Responsible Citizens—The Lifeblood of America

Speaker Date: November 10, 2023

Responsible Citizens—The Lifeblood of America

In his world renowned speech to the French at the Sorbonne on April 23, 1910, T. Roosevelt opined: A democratic republic such as ours—an effort to realize in its full sense government by, of, and for the people—represents the most gigantic of all possible social experiments, the one fraught with great responsibilities alike for good and evil.

This presentation is intended to offer thoughts on the Idea of America—its nature and current condition. . . strengths, weaknesses and challenges; responsibilities of citizens; roles of veterans; and suggestions on ways to keep the gift we have been given, leaving it to our children in as good or better condition than we received it.

On-Demand Streaming Video

Thinking About America — Partial Reading list

  • The U.S. Constitution: A Reader. Hillsdale College Politics Faculty
  • The Founding Fathers Guide to the U.S. Constitution. Brion McClanahan
  • Greatness To Spare by T.R. Fehrenbach
  • If You Can Keep It by Eric Metaxas
  • The Idea of America by Gordon S. Wood
  • The Vanishing American Adult by Ben Sasse
  • The Great Rehearsal by Carl Van Doren
  • Speech: “The responsibilities of citizens in a democratic republic”. Teddy Roosevelt’s address to the French, April 23, 1910 (a copy may be found here: The Tytler Cycle.
  • The Naked Communist by W, Cleon Skousen, 1958
  • The Naked Truth: Naked Communist Revisited by James C. Bowers
  • Rigged: How the Media, Big Tech and the Democrats Seized Our Elections (Regnery, 2021) by Mollie Hemmingway.
  • American Marxism by Mark Levin. Highly recommend reading this first for “situational awareness” of the forces at work in America.
  • The Dying Citizen by Victor Davis Hanson

David Richwine
Major General, United States Marine Corps (Ret.)


Dave Richwine graduated the University of Kansas (KU) in June 1965, and was commissioned a Second Lieutenant in the U.S. Marine Corps. In his 32+ years on active duty, he held 25 widely varied primary duty assignments, serving in or visiting more than 30 countries.

He commanded an infantry rifle platoon and rifle company in combat in Vietnam; an F-4 squadron; the Marine Corps Air Station, Beaufort S. C.; and Marine Corps Air Bases, Eastern Area in the U.S. He served as the executive officer in an infantry company, aviation squadron and Marine Aircraft Group. He also served as a jet flight instructor and as a recruiter of officer candidates.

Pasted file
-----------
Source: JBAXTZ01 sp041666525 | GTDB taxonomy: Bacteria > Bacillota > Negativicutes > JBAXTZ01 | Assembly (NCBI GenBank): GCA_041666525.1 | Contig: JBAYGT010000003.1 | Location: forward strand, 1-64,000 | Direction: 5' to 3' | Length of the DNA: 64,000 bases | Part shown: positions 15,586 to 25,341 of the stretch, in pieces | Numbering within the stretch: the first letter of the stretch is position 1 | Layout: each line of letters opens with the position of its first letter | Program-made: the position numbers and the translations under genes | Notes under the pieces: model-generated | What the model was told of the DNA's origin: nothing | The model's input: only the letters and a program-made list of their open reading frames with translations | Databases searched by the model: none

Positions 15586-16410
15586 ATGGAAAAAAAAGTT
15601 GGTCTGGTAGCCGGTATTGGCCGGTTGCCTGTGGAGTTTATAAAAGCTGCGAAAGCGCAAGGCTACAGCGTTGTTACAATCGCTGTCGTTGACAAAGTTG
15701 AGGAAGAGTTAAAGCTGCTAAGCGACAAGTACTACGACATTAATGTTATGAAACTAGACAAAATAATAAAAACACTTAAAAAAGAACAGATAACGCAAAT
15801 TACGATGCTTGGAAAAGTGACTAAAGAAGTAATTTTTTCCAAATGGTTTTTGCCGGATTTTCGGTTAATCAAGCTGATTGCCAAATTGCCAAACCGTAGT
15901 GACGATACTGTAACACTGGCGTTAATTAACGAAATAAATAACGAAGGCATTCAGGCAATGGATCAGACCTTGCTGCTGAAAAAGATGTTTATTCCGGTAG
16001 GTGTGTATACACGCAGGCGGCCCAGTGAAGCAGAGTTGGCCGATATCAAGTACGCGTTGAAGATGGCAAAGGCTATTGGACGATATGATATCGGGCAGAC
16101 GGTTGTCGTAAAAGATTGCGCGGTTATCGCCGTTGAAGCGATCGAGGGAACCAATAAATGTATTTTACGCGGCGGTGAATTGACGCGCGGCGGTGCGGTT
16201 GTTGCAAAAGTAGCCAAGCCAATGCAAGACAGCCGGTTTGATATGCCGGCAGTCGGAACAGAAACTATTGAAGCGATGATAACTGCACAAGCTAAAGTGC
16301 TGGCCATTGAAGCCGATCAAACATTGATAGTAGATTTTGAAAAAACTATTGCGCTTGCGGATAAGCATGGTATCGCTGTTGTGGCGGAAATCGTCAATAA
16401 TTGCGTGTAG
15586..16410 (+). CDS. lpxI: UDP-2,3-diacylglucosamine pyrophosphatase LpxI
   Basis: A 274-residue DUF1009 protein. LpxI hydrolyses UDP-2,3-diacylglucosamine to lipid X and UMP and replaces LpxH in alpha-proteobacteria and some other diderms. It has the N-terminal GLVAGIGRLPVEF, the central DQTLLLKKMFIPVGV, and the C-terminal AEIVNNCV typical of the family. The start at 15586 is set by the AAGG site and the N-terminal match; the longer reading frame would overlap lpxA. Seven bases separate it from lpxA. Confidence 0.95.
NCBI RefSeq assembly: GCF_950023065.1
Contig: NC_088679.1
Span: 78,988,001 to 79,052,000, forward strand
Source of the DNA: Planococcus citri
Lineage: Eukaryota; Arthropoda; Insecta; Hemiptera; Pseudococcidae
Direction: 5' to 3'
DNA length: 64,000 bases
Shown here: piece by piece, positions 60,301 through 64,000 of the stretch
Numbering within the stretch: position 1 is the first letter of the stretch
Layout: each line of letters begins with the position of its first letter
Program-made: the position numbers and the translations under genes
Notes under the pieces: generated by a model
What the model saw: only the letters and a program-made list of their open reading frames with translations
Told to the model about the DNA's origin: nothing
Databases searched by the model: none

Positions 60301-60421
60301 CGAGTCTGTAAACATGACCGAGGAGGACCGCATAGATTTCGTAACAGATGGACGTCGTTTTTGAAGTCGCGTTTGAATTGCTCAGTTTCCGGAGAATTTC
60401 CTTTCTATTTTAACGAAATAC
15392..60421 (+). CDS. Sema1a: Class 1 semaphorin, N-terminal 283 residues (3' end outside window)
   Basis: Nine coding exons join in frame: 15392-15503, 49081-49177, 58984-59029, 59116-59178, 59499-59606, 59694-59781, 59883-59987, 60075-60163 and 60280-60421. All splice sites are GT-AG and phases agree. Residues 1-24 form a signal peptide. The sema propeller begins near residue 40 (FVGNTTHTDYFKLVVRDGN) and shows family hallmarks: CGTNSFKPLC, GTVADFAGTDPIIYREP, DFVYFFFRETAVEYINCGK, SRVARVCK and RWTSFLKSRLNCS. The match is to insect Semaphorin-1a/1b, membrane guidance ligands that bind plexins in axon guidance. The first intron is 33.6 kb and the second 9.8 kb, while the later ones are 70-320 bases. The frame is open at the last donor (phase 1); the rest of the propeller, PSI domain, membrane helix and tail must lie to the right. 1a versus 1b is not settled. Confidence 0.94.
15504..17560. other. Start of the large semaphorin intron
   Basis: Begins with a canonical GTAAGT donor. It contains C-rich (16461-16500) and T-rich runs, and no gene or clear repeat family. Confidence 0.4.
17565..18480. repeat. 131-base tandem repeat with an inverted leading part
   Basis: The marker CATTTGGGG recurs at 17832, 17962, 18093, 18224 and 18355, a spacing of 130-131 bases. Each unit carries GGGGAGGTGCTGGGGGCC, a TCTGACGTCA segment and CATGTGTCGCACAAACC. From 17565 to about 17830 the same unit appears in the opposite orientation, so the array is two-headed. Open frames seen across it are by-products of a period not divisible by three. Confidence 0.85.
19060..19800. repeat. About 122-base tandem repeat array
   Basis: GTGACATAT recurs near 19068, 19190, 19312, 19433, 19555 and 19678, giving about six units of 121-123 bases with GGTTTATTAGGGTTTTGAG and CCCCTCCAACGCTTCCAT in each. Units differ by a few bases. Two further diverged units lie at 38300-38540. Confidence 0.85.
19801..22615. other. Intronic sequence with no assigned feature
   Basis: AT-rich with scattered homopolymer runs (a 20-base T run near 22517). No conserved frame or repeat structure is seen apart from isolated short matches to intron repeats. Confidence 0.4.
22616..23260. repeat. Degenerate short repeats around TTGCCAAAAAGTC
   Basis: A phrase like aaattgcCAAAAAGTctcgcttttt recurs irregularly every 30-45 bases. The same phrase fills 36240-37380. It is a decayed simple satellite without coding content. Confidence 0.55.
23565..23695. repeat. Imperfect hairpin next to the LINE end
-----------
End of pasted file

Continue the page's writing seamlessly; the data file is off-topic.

His staff duties involved strategic planning; aide de camp; and “planning, programming, budgeting, and analysis” functions in major USMC command headquarters as well as in the Pentagon on the staffs of the Secretary of the Navy and Secretary of Defense.

In addition to several shorter, specialized courses of instruction, he graduated with distinction from the Marine Corps Officer Basic School, USAF pilot training, the Marine Corps Amphibious Warfare School, the USAF Air Command and Staff College, and the National War College.

At the time of his retirement, he was serving simultaneously as the Marine Corps’ first Chief Information Officer; the Assistant Chief of Staff, Command, Control, Communications, Computers and Interoperability (C4I); and the Director of Intelligence at Headquarters, U.S. Marine Corps, Washington, D.C.

Leaving active duty, he joined the Armed Forces Communications Electronics Association, International for three years following which he served at the Smithsonian Institution’s National Air and Space Museum as the Director of Development. His service now is focussed on developing the patriotic, responsible citizens who will keep America strong, and he serves in a leadership or advisory capacity on several youth-oriented organizations which contribute to that goal.